Pay Up Now, Corporations
We're organized, aware of your tax havens, and ready to boycott
PayUpNow.org is an online effort to 'uncut' the cutbacks by promoting boycotts of corporations who pay little or no federal income tax.
According to a U.S. Senate subcommittee report, eliminating tax havens could save $100 billion a year. That's a conservative estimate. The IRS calculated that companies and individuals are holding up to $5 trillion in foreign tax havens.
Some of the worst offenders include General Electric, which had $10 billion in profits and received a tax rebate; Bank of America, whose financial statements, according to a Bloomberg report, were "so delusional that they invite laughter"; oil giant Exxon, which paid no U.S. taxes; and Citigroup, with an astounding 427 foreign tax havens.
The list goes on and on. In scanning the Government Accountability Office's list of tax abusers one is struck by the absence of companies WITHOUT tax havens, euphemistically referred to as "financial privacy jurisdictions." Indeed, only 17 of the 100 largest U.S. companies were listed as tax-haven-free.
The $100 billion per year lost to the taxpayers would cover most of the $140 billion budget deficit faced by the 50 states.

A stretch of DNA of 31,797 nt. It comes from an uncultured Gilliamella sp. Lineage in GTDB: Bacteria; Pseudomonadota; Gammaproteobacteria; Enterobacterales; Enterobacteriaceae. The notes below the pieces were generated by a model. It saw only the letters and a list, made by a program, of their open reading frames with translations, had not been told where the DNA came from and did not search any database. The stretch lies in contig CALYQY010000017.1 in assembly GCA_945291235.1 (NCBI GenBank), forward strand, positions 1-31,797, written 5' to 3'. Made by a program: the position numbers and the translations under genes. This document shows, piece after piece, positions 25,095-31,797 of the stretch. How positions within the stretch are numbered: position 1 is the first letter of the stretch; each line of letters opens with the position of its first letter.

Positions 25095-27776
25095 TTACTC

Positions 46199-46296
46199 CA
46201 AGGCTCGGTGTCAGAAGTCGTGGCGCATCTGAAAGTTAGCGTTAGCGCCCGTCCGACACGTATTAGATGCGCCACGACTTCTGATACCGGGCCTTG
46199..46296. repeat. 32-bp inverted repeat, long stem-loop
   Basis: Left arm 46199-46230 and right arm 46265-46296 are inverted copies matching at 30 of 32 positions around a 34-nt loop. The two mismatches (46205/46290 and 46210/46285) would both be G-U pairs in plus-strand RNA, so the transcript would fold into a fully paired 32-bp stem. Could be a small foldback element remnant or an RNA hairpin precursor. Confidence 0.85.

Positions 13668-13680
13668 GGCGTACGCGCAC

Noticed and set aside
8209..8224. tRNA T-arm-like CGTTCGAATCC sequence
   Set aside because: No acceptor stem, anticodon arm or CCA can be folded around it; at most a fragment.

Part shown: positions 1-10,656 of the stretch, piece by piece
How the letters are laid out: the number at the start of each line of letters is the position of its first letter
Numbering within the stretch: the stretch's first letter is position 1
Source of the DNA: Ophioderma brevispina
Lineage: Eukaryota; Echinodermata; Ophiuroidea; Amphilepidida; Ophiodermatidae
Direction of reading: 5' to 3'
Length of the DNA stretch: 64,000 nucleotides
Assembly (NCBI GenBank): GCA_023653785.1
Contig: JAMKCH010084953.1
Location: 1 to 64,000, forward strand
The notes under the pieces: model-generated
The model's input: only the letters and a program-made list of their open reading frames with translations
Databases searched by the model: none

Several of the tax evaders are featured at PayUpNow.org, with brief summaries of their recent tax escapades, products to avoid, and links to online forms or email addresses to corporate management. The website was developed by US Uncut members. A Facebook "Pay Up Now" page has also been created.
As noted on the PayUpNow.org website, every effort has been made to provide truthful, documented information. But errors and omissions are likely in such a sensitive area. Corporations are adept at tax strategy. A New York Times story said "G.E. is so good at avoiding taxes that some people consider its tax department to be the best in the world, even better than any law firm’s."
Feedback is requested to correct inaccuracies, to add or remove companies depending on their tax-paying behaviors, to clarify company products, and to provide the most suitable modes of communicating to management (online forms or email addresses). The website includes message-sending help. Polite but assertive objection to tax avoidance is essential. Contact information for PayUpNow is offered as a substitute for a message-sender's personal information.
It is occasionally suggested that consumers end up paying corporate taxes anyway, through higher prices. This argument fails when the extraordinary increase in upper management pay is taken into consideration. Literally billions of dollars have gone to the richest 1% while their personal and corporate taxes have decreased. PayUpNow.org is, at the very least, a means of better informing the public of the truth behind the budget deficit.